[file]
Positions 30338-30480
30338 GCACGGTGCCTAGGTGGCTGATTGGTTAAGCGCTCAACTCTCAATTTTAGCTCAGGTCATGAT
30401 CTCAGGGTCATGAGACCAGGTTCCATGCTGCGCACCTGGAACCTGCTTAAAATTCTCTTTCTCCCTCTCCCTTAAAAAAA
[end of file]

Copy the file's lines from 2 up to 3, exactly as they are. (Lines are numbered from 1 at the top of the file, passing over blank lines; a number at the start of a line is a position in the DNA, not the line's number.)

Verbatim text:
30338 GCACGGTGCCTAGGTGGCTGATTGGTTAAGCGCTCAACTCTCAATTTTAGCTCAGGTCATGAT
30401 CTCAGGGTCATGAGACCAGGTTCCATGCTGCGCACCTGGAACCTGCTTAAAATTCTCTTTCTCCCTCTCCCTTAAAAAAA